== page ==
California bishops laud Obama's dedication of national monument to Cesar Chavez
Chavez, who co-founded the United Farm Workers union in 1962, "strived to be a good disciple of the Lord Jesus by bringing the kingdom of God to the vineyards, fields and groves of America," they said in a statement released Oct. 3. President Obama led the dedication on Oct. 8.
"Seeing the hard plight of migrant laborers, he became a community organizer in 1952, and eventually the founder of the United Farm Workers in 1962," added the bishops. "Through his influence and dedication, countless farm laborers today have basic protections -- from clean drinking water and safe working conditions to minimum wages and access to health care."
President Obama toured the Chavez Memorial Garden and placed a red rose at the gravesite where Cesar Chavez was laid to rest in 1993. Obama issued a presidential proclamation establishing what is now known as the Cesar E. Chavez National Monument, to be maintained by the National Park Service. The property is known as Nuestra Senora Reina de la Paz, Spanish for Our Lady Queen of Peace. In the UFW, it was known simply as La Paz.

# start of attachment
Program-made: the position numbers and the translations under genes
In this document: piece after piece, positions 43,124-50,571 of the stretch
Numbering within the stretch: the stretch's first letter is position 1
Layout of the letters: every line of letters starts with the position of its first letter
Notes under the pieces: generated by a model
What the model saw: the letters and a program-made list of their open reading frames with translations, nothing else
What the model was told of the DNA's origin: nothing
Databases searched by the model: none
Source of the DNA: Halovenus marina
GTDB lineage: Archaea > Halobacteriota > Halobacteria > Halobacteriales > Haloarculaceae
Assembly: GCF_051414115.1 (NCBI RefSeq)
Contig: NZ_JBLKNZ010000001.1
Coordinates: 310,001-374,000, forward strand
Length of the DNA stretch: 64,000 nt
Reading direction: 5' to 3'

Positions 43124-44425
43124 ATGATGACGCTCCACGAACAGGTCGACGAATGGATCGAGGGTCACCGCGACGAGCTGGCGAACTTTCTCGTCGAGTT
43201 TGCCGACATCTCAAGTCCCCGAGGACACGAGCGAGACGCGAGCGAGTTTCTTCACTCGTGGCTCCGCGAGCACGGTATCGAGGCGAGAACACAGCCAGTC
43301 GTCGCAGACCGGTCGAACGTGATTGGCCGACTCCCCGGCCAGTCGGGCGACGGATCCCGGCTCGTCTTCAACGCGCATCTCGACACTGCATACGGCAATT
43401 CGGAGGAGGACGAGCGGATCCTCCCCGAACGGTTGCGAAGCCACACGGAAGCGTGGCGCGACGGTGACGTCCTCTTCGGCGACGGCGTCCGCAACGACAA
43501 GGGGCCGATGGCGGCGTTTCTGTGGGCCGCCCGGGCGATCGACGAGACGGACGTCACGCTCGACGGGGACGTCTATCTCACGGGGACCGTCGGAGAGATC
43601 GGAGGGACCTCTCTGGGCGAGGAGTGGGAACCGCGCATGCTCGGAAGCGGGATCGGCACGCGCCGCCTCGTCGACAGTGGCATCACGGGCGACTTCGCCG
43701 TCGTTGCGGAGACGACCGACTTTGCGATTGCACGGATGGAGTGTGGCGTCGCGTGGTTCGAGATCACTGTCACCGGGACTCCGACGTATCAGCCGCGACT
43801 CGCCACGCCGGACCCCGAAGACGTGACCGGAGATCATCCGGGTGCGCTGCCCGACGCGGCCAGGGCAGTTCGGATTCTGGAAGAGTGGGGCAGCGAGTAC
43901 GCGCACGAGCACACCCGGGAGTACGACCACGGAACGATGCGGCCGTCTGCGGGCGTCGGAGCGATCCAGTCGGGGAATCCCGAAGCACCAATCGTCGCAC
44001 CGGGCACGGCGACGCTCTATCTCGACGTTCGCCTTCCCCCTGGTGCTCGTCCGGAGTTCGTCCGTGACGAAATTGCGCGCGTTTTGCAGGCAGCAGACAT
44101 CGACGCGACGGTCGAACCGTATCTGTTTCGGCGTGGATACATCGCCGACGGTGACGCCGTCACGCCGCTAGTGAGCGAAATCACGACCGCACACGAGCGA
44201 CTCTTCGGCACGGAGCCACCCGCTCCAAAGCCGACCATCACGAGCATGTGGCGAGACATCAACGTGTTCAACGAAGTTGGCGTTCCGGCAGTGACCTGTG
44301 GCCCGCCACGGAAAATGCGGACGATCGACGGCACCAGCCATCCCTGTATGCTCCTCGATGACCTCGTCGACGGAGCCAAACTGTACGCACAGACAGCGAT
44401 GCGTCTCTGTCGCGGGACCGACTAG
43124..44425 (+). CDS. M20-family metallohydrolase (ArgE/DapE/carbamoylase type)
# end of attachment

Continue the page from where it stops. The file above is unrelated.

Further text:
"At La Paz, the UFW grew and expanded from its early roots as a union for farmworkers to become a national voice for the poor and disenfranchised," Obama said in the proclamation. "For Cesar Chavez, La Paz also provided the respite he needed to continue serving the farmworker movement. His attachment to La Paz as both a refuge and a place where he engaged in his life's work grew stronger over the years."
La Paz now "joins a long list of national monuments stretching from the Statue of Liberty to the Grand Canyon," the president said. "It's a story of people, of determined, fearless, hopeful people," like Chavez, he added, "who have always been willing to devote their lives to making this country a little more just, a little more free."